The Kane County 4-H organization branches from the University of Illinois Extension program. Every year, members compete at the Kane County Fair to win awards.
Doris Braddock, a 4-H community worker, said Kane County 4-H competitions have been around longer than the fair itself. Many families pass this tradition down to each generation.
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The club teaches children ages 8-18 applicable skills to advance learning beyond school. It started as an agricultural club and has branched into many other activities.
As the times advance, so does 4-H.
There still is a strong pull toward the agricultural competitions, such as livestock, but Braddock said many children are involved in more modern events.
Larry Breon, Kane County fairgrounds president, said 4-H teaches children to exist and work together and build character.
"It gives them important life lessons," Breon said.
4-H now offers activities like videography, GPS control, robotics and visual arts.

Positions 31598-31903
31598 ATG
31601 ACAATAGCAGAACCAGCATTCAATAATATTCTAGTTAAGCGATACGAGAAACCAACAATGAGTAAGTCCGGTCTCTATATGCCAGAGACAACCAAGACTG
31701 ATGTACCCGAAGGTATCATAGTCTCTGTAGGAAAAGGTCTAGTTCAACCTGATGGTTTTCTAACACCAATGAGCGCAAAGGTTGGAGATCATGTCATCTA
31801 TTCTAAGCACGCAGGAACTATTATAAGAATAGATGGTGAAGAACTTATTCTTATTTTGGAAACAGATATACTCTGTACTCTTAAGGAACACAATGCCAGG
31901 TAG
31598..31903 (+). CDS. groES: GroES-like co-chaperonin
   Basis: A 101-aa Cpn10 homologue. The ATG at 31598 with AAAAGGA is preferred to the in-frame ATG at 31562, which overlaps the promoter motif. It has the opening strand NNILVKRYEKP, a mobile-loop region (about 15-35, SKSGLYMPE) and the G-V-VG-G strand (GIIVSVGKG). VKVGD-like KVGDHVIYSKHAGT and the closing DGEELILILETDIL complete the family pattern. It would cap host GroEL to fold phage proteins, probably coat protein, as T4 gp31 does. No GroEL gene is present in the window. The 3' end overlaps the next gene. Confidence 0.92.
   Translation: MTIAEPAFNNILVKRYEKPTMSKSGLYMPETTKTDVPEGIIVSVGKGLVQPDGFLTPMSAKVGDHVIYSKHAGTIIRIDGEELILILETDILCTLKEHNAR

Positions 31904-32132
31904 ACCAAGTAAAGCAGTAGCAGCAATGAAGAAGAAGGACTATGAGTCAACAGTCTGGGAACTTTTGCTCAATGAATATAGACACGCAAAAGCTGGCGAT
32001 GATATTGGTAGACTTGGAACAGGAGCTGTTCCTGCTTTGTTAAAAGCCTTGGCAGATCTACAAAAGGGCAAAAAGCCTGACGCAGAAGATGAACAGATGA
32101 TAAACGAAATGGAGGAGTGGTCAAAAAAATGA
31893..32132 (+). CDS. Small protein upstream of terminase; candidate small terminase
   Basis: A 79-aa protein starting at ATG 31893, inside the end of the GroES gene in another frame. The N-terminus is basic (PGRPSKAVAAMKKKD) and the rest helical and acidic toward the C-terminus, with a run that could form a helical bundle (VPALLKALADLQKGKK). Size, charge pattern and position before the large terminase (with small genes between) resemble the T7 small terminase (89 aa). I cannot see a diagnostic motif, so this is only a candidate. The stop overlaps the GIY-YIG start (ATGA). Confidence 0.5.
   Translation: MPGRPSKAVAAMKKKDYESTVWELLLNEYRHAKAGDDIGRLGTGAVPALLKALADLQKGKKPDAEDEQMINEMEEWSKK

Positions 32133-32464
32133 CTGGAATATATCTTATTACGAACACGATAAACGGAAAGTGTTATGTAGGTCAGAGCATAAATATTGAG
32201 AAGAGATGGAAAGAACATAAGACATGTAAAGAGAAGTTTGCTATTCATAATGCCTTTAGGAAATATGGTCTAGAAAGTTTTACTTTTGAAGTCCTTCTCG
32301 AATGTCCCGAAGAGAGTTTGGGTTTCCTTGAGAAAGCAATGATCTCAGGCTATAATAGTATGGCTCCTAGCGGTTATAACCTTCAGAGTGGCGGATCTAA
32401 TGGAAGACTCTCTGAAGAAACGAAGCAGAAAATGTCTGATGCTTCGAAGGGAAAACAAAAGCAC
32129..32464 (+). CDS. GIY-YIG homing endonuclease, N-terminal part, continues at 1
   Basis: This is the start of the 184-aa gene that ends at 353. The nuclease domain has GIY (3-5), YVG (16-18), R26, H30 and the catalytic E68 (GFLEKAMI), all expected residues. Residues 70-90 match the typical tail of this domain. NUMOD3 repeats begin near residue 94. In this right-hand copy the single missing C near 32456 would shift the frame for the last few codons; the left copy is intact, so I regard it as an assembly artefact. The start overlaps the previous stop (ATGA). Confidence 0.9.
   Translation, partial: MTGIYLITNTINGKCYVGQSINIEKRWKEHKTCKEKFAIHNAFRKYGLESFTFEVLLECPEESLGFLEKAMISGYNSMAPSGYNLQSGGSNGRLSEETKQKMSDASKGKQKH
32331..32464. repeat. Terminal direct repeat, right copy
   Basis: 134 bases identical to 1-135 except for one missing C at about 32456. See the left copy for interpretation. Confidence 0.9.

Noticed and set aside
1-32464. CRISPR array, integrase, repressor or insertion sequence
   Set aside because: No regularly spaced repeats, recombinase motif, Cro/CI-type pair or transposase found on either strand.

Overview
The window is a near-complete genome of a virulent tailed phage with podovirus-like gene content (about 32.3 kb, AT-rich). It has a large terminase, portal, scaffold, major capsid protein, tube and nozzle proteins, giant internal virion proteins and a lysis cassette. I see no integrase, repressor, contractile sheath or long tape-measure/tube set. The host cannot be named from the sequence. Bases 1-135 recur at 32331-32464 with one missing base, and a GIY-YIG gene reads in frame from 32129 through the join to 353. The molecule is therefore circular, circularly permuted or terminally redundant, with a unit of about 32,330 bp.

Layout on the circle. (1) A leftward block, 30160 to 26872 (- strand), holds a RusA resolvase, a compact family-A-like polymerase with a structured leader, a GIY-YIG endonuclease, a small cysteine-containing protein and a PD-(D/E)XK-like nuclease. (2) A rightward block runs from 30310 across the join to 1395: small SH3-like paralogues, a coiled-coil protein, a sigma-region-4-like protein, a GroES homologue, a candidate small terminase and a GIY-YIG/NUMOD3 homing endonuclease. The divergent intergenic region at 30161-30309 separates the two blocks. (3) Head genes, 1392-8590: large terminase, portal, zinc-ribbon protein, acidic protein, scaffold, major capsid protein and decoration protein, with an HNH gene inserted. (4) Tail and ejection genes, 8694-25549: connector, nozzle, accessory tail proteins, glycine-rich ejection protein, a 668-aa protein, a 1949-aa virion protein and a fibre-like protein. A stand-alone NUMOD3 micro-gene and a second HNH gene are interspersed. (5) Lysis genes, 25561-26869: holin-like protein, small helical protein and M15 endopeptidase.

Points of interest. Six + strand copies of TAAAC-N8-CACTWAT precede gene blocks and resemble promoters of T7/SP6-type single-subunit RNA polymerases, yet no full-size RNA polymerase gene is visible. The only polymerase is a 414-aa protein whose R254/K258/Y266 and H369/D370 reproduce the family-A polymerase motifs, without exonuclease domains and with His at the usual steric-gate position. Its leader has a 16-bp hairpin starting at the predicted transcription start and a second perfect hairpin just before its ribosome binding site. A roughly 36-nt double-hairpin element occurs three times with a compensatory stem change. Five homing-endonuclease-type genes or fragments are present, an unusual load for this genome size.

Braddock added, "Most exhibitions are in the visual arts."
Those include clay, glass and plastic makings, and fiber arts like quilting, knitting and sewing.
The non-livestock competitions are judged by 60 judges and are usually completed before the fair. The livestock is judged throughout the week though, Breon said,
"I've always been a livestock person," Breon admitted.
Farm animals range from ponies to rabbits to goats, and, of course, the more traditional beef, swine and poultry.
"Their shows last a lot longer," Braddock said.
Children younger than 8 are able to participate in a noncompetitive event as well to get them ready for the big leagues.
Most of the Kane County Fair's 4-H competitions are for children in the Kane County area only, according to Breon. The day after the Kane County events finish, there will be an open show for anyone in 4-H to compete in, Breon said.
Braddock said leadership plays an important role with these events.
"I really like to see all the kids try," she said.